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  9. Joust

    Joust Gawd

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    After additional testing, I've concluded the network stack is messed up. Won't talk with my workstation even directly wired to the nic. I've configured it a hundred times. I'm going to try to do a fresh install of the OS. I've just gotta figure how to do it without data loss.
     
  10. BoiseTech

    BoiseTech n00bie

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    Should be easy to just reinstall FreeNAS on your OS drive and re-import the storage volume.
     
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  11. BoiseTech

    BoiseTech n00bie

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    Chalk it up to opinion, then? Because I've had no issues, also if you have maintained backups you won't have issues with any storage implementation.
     
  12. Joust

    Joust Gawd

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    Yeah man, I run it off a USB drive.
     
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  13. rtangwai

    rtangwai [H]ard|Gawd

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    Word of advice: disconnect your storage drives before you install, you'd hate to erase the wrong partition - care to guess how I know that???
     
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  14. Joust

    Joust Gawd

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    Yessir. I'm planning to do that. I have significant amount of data I don't want to lose. Not critical data, but voluminous.
     
  15. Blue Fox

    Blue Fox [H]ardForum Junkie

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    Synology does not use btrfs RAID, so that issue doesn't affect any of their products.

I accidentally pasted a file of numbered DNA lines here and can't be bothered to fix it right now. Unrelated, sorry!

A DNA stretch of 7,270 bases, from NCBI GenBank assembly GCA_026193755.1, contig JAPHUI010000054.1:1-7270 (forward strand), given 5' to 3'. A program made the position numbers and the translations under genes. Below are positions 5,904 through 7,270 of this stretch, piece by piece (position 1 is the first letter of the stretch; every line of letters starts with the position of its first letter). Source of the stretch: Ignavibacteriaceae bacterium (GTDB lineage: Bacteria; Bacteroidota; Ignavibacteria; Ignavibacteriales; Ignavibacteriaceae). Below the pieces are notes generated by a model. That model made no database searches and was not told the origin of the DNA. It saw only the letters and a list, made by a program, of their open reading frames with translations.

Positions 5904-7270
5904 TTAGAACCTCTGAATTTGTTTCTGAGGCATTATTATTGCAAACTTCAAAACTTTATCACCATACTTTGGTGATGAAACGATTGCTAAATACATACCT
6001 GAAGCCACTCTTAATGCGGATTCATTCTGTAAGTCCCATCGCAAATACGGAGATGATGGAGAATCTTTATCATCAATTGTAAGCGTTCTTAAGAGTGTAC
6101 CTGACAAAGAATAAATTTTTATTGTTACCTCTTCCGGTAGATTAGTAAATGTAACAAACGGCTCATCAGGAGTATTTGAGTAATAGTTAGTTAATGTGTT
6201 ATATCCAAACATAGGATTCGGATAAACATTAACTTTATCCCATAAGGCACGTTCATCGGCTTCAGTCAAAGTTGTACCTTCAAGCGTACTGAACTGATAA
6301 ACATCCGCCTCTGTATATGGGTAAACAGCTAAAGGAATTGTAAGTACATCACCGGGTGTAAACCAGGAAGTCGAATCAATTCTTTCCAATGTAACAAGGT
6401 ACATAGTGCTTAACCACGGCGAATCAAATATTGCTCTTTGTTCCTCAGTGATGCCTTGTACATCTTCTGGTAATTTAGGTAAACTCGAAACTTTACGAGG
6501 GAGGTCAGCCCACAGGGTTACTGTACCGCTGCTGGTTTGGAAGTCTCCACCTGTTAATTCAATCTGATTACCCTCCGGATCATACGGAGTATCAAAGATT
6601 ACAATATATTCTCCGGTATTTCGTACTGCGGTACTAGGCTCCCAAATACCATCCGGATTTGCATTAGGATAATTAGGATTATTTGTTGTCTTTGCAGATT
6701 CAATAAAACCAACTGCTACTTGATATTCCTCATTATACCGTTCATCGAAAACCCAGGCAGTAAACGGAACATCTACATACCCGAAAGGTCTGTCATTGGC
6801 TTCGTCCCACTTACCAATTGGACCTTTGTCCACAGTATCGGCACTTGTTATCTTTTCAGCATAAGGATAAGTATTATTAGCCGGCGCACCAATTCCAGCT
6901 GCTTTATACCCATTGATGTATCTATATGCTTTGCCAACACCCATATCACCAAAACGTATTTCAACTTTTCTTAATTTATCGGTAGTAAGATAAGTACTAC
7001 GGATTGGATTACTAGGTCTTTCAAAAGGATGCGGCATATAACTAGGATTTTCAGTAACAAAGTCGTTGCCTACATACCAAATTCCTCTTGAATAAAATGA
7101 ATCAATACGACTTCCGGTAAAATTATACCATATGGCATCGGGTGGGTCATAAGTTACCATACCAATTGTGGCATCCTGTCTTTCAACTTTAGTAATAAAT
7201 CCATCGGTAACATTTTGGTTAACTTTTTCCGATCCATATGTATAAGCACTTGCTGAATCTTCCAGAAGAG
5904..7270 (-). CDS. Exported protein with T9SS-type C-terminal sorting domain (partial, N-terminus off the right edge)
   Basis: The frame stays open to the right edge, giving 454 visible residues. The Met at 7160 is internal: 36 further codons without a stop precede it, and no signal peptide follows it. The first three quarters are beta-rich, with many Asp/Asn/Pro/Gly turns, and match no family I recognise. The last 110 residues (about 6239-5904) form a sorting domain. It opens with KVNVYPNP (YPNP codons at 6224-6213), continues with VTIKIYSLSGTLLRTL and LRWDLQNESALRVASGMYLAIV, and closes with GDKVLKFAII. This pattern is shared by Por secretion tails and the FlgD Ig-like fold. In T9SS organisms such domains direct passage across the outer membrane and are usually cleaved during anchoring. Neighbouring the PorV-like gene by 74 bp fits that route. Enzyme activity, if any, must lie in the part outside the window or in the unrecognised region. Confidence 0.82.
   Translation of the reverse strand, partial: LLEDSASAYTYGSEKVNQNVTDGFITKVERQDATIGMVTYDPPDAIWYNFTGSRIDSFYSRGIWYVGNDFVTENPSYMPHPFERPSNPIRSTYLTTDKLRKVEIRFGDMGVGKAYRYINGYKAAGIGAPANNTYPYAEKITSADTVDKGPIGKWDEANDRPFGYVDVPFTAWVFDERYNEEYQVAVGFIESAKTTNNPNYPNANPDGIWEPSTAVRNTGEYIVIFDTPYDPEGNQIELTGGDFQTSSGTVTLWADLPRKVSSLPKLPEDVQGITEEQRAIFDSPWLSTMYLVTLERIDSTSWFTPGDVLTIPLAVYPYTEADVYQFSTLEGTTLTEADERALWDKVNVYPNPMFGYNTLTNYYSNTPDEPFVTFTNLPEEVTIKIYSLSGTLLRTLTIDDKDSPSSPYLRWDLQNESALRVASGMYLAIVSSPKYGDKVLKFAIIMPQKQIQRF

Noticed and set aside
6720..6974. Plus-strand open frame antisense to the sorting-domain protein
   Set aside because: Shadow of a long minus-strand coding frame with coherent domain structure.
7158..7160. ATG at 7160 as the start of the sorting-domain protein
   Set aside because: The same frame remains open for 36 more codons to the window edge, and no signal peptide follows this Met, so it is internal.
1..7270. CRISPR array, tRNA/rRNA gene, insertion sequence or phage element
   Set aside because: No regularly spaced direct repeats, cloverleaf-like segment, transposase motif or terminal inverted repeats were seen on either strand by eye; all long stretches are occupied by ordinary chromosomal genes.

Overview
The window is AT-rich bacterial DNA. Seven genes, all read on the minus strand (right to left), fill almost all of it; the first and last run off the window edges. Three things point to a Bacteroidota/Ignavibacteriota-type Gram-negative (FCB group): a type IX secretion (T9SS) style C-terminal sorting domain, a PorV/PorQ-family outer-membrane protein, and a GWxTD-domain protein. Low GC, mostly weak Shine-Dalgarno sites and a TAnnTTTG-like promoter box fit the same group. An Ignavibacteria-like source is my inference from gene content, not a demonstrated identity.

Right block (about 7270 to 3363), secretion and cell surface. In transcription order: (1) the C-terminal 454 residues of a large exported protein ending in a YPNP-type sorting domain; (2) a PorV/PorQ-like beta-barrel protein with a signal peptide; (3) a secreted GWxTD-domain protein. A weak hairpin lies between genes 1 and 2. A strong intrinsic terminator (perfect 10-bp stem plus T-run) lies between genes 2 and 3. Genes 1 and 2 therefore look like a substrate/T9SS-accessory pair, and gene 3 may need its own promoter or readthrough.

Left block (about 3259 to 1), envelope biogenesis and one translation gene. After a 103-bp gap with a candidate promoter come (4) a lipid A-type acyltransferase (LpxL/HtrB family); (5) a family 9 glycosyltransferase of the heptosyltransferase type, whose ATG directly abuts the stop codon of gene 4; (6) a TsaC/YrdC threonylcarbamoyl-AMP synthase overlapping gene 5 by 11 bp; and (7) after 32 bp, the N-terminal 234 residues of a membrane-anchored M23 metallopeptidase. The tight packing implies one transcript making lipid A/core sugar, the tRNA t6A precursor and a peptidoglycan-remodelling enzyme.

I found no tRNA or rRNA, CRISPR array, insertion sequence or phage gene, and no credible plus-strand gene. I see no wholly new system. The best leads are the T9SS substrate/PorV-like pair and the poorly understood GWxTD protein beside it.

16. Meeho

    Meeho 2[H]4U

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    It's no FreeNAS replacement was my point.
     
  17. Joust

    Joust Gawd

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    So. I reinstalled FreeNAS. I imported the old volume, data appears to be there. I installed Plex in a jail. I cannot seem to get the shared drive to be accessible from a Windows machine. Then I need to figure out how to get the data in the legacy volume to be organized into the new shared drive.
     
  18. OFaceSIG

    OFaceSIG [H]ard|Gawd

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    FreeNAS is not complicated. ZFS is baddass. Don't use XPEnology.
     
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  19. Joust

    Joust Gawd

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    So, I've been fiddling with it for about a week now. It's my first adventure into this type of thing.

    So far, the major shortcomings of FreeNAS are volume expansion, no global hot spare, and things like that. The lack of hardware raid support slows everything way, way down too.
     
  20. goodcooper

    goodcooper [H]ardForum Junkie

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    I wish freenas had better vm support... Been waiting for ages for a leap forward with bhyve but I get how they might want to keep this out of scope...

    Someone else should be working on a plug-in for it

    Freenas is really becoming very commercialized I fear
     
  21. OFaceSIG

    OFaceSIG [H]ard|Gawd

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    Volume expansion I 100% agree with you. That's a ZFS short coming. Changing an existing volume is a problem. No global hot spare is a nice feature I think they should think about for the future. It, in theory, shouldn't be difficult to have a hot spare.

    However a lack of hardware raid support is completely counter to what ZFS is. ZFS is going to be slower on "re-silvering" which to the rest of means rebuildilng a drive. However as a guy who used to work in a datacenter and used to love the easy ability to hot swap server drives, ZFS's insane resilience, easy import of volumes, and insanely easy encryption with AES-NI still make it a far better solution than hardware raid.

    Hardware raid IS convenient and fast. But if you really worry about data integrity, resiliency and ease of recovery if your controller, in this case your motherboard, fails, ZFS has a hardware controller beat, hands down.
     
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  22. Joust

    Joust Gawd